WATERCOLOR: WHAT TO DO WHEN YOU HAVEN’T A CLUE!
What does a watercolor artist do to create inspiration and interest beyond slavishly replicating that which is before him. It is an interesting and challenging problem. No small amount of caution and thought is required to avoid falling into the trap of producing just another trite, mundane watercolor paining. Of course the answer is always a subjective one.
While I don’t pretend to speak for every artist, what follows is simply one man’s approach to dealing with the subjective problem of avoiding mundane subject matter.
The day on which this particular watercolor begins is rather dark, cool and overcast. As I set up my painting gear it is obvious the river scene is engulfed in the most bland and boring earth colors imaginable (see above).
Initially, I haven’t a subject matter in mind. The main thought is to first set up the watercolor equipment, then to select subject matter from the immediate surroundings, or from one of several previously accomplished value plans, which are carefully tucked away in my backpack.
NOTE: For purposes of illustrating this blog post, I returned to the location the following morning to photograph both the far left and far right groups of trees that provide the basis of this watercolor composition (see above image).
I forego the aforementioned sketches. But what to paint? I have painted this spot for numerous years. How can I inject something new, something beyond the obvious? Then I notice a group of easterly facing trees, twenty to thirty yards to my right. These trees are not new to the river. Their residency is decades old. What’s so different about them this time? No leaves. Two clumps of tree limbs and branches suggest interesting shapes, each of a different size. this makes an ideal starting point for today’s watercolor.
The photo above, isolates and illustrates the larger of the two groups of trees. I note the overall tree shape which is composed of many smaller trunks is visually divided into three smaller shapes. By imagining the elimination of the right and left shapes, the center most group of trunks becomes a large design element.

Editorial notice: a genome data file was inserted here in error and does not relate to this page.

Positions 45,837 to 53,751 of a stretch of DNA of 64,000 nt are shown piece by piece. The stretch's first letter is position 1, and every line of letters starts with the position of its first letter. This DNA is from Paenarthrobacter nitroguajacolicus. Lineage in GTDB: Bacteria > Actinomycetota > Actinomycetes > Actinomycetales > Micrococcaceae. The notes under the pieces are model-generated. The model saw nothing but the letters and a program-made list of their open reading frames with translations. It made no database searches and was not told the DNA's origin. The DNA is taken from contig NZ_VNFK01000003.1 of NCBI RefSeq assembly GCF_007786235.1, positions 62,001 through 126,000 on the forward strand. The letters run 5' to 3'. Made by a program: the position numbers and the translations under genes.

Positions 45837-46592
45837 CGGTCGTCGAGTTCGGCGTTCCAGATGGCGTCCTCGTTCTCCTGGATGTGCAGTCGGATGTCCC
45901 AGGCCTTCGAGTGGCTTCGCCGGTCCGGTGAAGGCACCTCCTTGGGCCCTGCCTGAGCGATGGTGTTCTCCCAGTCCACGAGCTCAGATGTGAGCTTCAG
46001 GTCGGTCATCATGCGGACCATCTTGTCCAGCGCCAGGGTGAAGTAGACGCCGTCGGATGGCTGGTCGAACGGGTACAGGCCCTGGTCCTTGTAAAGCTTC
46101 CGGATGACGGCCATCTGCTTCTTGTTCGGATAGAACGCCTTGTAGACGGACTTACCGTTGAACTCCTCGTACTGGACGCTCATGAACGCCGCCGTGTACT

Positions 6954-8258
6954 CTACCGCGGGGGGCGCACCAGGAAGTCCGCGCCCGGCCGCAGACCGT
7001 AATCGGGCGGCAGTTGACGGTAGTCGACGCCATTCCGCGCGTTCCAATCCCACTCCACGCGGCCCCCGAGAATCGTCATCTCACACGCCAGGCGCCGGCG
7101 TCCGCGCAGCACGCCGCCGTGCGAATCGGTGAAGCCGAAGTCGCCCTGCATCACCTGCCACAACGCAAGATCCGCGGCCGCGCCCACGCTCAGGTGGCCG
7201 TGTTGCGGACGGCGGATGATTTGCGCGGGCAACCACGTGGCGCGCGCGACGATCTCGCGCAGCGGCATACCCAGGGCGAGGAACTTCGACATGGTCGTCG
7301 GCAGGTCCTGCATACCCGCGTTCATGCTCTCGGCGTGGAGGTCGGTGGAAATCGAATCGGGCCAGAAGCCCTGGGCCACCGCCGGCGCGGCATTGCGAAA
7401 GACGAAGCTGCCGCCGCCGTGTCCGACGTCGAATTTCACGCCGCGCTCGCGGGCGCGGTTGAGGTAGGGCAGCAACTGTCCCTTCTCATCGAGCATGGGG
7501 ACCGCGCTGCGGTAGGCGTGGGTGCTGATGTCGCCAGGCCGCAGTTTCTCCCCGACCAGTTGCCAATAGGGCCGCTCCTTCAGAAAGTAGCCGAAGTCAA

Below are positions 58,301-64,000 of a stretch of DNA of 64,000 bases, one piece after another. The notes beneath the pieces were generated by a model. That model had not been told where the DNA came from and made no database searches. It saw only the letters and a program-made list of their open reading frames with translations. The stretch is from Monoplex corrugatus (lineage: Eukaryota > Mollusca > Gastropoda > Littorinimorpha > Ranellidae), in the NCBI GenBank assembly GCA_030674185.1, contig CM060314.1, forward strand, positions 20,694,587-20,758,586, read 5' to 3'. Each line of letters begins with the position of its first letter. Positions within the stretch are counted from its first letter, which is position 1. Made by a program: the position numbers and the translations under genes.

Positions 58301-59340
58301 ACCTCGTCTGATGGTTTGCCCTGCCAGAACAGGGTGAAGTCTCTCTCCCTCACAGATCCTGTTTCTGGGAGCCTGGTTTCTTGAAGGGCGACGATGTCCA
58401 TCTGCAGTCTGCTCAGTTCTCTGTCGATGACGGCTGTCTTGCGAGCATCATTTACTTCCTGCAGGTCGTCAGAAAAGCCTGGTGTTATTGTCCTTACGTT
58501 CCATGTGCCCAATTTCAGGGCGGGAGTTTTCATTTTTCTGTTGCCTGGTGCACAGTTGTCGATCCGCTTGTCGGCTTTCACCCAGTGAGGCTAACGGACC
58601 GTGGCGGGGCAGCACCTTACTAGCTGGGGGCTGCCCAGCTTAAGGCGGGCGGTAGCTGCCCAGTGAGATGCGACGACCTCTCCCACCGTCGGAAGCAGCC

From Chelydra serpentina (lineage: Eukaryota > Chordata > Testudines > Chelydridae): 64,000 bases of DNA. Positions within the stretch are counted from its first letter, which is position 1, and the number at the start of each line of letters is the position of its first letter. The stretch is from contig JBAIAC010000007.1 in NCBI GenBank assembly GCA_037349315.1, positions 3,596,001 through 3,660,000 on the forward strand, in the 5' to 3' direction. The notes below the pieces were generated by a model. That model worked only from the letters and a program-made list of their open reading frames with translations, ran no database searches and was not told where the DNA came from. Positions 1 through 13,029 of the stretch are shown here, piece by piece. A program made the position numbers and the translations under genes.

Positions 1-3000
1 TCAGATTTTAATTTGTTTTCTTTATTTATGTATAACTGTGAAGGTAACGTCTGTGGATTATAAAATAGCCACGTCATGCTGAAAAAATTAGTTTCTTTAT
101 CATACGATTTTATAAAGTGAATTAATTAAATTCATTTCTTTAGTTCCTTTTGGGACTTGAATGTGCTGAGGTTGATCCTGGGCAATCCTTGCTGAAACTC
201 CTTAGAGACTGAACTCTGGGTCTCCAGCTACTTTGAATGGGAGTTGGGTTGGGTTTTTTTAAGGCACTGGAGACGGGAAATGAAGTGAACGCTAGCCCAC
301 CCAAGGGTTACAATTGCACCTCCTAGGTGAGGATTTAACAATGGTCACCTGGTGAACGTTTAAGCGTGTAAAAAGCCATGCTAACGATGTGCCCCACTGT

Below is an overlay, a rough illustration of what will become the dominate watercolor shape discussed in the previous paragraph. The selected shape is seen loosely outlined in bold, black ink.
Below is a close-up view of the second grouping of trees, which are situated to the right of the main, or dominate grouping.
Below is another overlay, a rough illustration of the less dominate shape mentioned in the above paragraph. The selected shape is seen outlined in bold, black ink. It is helpful to keep in mind these are only suggested shapes. At this point in the creative watercolor process there is no attempt to develop any recognizable subject, only unique shapes that inspire or in some way energize forward progress. If anything, this early attempt is only to find shapes that might result in a non-objective painting.
The next step is to freely draw the shapes on watercolor paper. In this instance, I use watercolor line to outline three shapes of various sizes, two of which are based on personal observation and the third of arbitrary origin. The three positive areas and single negative area appear to meet the definition of an interesting shape. The result is seen below.
The firs watercolor layer is achieved wet-on-dry, using primary colors purposely kept light in value (tints). Once the first layer is dry, a second layer, consisting of a mid-value mixture of reds and blues (purple) is laid in. In short order, the watercolor pattern of light and mid-values are loosely established (see below).
At this point the painting itself gives the impression of a subject, so I willingly disregard the non-objective concept. The next step is to suggest the pattern of darks. With the use of a three-inch, flat brush an eventual value pattern is established, followed by a period of compositional evaluation and adjustment.
While one can see a definite value pattern above, this painting appears to lack finish, as well as the visual “snap” I imagine. It falls short of its potential. Among other things, this watercolor could use bold darks to energize the light and mid values.
Therefore, it seems wise to lay in additional darks. Sometimes I hunker down and apply the darks directly with assured strokes. Other times I use a more cautious approach,. This is accomplished by placing a piece of glass over the dried watercolor painting, which allows one to easily add and remove dark shapes or calligraphy, made with a black, dry erase” pen.
This technique of drawing on glass also encourages free experimentation without the concern of error. Any mistakes can be easily, and quickly brushed off with a cotton rag. Lots of fun! (see below).
Once the glass is removed from the watercolor a clear checkerboard pattern of darks, along with additional calligraphic marks can be seen and evaluated. This pattern then serves as a guide for further development of the watercolor. The same process could, of course be technologically adaptted (Photoshoped), but I prefer the “hands on” approach.
Now the darks are added to the watercolor. All that remains is the final adjustment here and there of shape, value, color, line, texture, etc. The finished painting is seen at the top and bottom of this post.
SO, WHAT’S THE POINT? The point is that we don’t need the perfect view, the ideal subject, an exotic location, to make a painting. With a little imagination, we can find inspiration, and interesting shapes (the foundation of all painting) nearly anywhere.
NOTE: If you found this information informative, entertaining, or helpful, and would like to see more posts of this nature, please leave a comment here, or contact me by way of my web site’s Contact Page. Obviously, the amount of feedback I receive will determine future postings.